Pushed or Pulled? by Kathryn Ramage

When he left the study, Frodo went out through Brandy Hall's nearest front door and walked around the foot of Buck Hill. He found his aunts Melisaunte and Hilda in the small garden on the southern slope, gathering a basketful of flowers. Esmeralda was not with them.

The two ladies, like Esmeralda, were approaching the end of their middle-years; between them, they were grandmothers to all of the children in the Brandy Hall nursery, excepting Sam's. Melisaunte was the elder by ten years, but her upright bearing and long, dark ringlets gave her an ageless appearance, if not a girlish one. Hilda, on the other hand, grew plumper and more grey every year and, to Frodo's eyes, seemed smaller every time he visited the Hall.

"We were just discussing the picnic, Frodo," Hilda said as he came in through the garden gate. A picnic lunch under the willow trees that bordered the Hall lawn at the river's edge had been proposed by Merry over dinner last night. The Brandybucks both young and old, who loved parties and picnics as much as any other hobbits, had seized eagerly upon the idea and were making plans. "Esmeralda's gone to have a word with the cook about what food can best be served cold and conveniently brought out in baskets."

"And won't cause tummy-aches in the children if they go swimming right afterwards," Melisaunte added.

"Will you go swimming yourselves, Aunties?" Frodo teased them, and received laughing responses.

"Goodness, no!" cried Hilda, who was a Bracegirdle by birth. "You know very well I never learned."

"I haven't swum in years," said Melisaunte, who was from a cadet branch of the Brandybucks and had grown up near the river. "Not since my own children were no bigger than my grandsons are now. I leave that sort of amusement to you young hobbits."

After his stormy interview with Uncle Merry, Frodo took a more cautious tack with his aunts. He didn't mention the letter he'd found, but instead told them about his mother's pearls. Jewelry was naturally of interest to the ladies; they remembered Primula wearing the pearls and wondered what had became of them. Frodo described how he'd traced them, and how this foray into his family history had made him curious about his mother and father. Would they mind if he asked them what they recalled about Primula and Drogo Baggins?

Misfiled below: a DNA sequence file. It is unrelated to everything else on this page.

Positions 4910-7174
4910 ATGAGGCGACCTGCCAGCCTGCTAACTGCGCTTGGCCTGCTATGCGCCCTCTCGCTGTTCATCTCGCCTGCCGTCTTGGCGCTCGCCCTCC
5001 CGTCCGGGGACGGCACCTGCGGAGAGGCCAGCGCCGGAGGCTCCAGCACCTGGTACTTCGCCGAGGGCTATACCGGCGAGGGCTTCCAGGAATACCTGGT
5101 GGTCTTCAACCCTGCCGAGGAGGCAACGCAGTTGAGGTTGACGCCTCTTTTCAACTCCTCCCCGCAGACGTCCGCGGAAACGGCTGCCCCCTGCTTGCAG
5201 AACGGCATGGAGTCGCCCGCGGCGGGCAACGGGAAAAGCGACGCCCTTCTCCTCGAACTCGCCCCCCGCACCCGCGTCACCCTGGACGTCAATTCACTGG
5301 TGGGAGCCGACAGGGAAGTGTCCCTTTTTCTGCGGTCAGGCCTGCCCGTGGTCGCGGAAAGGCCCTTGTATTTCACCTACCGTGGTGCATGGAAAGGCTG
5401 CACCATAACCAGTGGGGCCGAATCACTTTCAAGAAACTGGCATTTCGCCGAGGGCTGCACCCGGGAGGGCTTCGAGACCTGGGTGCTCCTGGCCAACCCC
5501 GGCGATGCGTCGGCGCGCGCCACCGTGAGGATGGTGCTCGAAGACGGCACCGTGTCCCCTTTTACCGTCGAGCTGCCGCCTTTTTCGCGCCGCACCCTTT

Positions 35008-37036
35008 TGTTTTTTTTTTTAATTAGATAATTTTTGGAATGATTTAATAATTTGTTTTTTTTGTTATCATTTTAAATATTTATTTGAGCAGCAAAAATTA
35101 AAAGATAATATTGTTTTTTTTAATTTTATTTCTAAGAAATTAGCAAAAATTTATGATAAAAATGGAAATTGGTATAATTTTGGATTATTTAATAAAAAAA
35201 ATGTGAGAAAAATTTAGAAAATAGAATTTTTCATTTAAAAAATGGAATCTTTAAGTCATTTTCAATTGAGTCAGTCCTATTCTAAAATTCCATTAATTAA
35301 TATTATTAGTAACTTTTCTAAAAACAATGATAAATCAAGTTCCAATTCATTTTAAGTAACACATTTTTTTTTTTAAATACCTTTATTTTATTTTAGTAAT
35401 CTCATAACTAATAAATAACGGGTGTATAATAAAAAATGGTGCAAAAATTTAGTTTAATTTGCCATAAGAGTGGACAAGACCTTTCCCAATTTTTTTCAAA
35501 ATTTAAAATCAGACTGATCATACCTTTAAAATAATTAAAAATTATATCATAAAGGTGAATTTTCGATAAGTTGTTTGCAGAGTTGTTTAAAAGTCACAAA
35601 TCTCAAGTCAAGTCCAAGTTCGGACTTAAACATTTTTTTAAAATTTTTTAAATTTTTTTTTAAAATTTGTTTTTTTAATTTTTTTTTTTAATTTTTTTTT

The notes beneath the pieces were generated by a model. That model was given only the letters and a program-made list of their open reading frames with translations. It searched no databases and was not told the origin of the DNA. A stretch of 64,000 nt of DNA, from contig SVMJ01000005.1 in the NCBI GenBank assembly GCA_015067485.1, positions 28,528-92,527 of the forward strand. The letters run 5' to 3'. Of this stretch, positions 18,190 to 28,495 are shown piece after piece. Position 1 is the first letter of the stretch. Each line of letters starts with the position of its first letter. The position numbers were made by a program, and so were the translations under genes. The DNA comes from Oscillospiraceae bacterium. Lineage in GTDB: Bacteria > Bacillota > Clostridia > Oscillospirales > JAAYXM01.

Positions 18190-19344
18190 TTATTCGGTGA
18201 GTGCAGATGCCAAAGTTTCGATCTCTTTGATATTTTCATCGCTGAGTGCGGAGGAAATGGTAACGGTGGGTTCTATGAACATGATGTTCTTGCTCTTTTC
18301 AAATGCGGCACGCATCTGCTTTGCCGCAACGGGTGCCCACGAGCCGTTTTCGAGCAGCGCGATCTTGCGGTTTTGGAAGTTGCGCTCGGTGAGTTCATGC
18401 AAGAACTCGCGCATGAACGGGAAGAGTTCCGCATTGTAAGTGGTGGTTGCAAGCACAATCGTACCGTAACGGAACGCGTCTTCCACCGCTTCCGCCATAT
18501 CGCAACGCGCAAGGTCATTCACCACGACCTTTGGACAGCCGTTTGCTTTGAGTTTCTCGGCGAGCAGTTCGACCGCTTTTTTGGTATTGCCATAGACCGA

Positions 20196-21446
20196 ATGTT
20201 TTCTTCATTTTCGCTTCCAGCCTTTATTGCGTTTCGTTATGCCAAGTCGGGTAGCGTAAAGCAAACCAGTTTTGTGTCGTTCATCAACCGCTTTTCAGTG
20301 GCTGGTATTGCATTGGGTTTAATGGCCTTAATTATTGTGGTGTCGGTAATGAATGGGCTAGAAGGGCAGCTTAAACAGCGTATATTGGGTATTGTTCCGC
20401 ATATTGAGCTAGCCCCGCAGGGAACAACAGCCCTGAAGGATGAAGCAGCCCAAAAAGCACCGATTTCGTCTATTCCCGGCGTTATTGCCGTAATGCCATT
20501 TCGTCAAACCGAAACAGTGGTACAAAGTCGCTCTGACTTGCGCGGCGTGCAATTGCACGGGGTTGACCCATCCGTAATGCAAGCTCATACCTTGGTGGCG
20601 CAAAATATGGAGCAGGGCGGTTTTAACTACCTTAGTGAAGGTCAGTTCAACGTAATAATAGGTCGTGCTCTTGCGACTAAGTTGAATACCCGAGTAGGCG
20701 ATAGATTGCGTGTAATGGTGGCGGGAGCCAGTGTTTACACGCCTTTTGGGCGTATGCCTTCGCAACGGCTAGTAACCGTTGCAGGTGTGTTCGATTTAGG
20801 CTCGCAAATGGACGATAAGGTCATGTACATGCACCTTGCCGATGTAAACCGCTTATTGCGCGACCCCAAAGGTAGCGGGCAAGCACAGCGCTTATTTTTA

No, they didn't mind at all.

"I recall their wedding very well," said Melisaunte, setting down her secateurs and basket of roses as she made herself comfortable on one of the many benches in the small garden. "Marmadas and I had been married about five years when Primula and Drogo came to live at Brandy Hall. They were married here at the Hall, you know, in that bower over there under the rhododendrons. Yes, we were living here then too. Marmadas was agent to Master Gorbadoc, as Marly is to Merry, and we were invited to move from Bucklebury soon after our marriage. Even though I didn't grow up at the Hall, I'd known your mother from girlhood, Frodo dear. She wasn't very much older than I, although she married much later. Primula was past forty that summer when she went to Hobbiton and returned betrothed to Drogo Baggins."

"And that surprised you?" asked Frodo, remembering what Uncle Merry had said about the news of the betrothal.

"Yes, indeed," said Melisaunte. "By that time, everyone thought that she would never wed. All three daughters of old Master Gorbadoc were proud and picky of their suitors, and they made quite surprising choices in the end. That is, Primula and Asphodel did. Amaranth never married, of course."

"Primula and Drogo were already married, and you were five when I came to live at the Hall as a bride, so I can't tell you anything about them before that," said Hilda. "Amaranth ruled Brandy Hall in those days. All we young wives went in terror of her, even Esme until she became Mistress."

Frodo's Aunt Amaranth had died while he was in his late twenties. She'd spent her entire life at Brandy Hall, and had acted as Mistress of the Hall for her elder brother Rorimac after his wife's death. Between Amaranth and Asphodel there had been two other brothers: Saradas, who'd been father to Hilda's late husband and grandfather to Doderic, Ilberic, and Celie; and Dodimas, Uncle Dinodas's more sociable twin. Uncle Dodi had been a famous pub visitor and keen party-goer. He'd never married; family tradition held that his heart had been broken while he was young, but Merry was convinced that he was "like us, Frodo."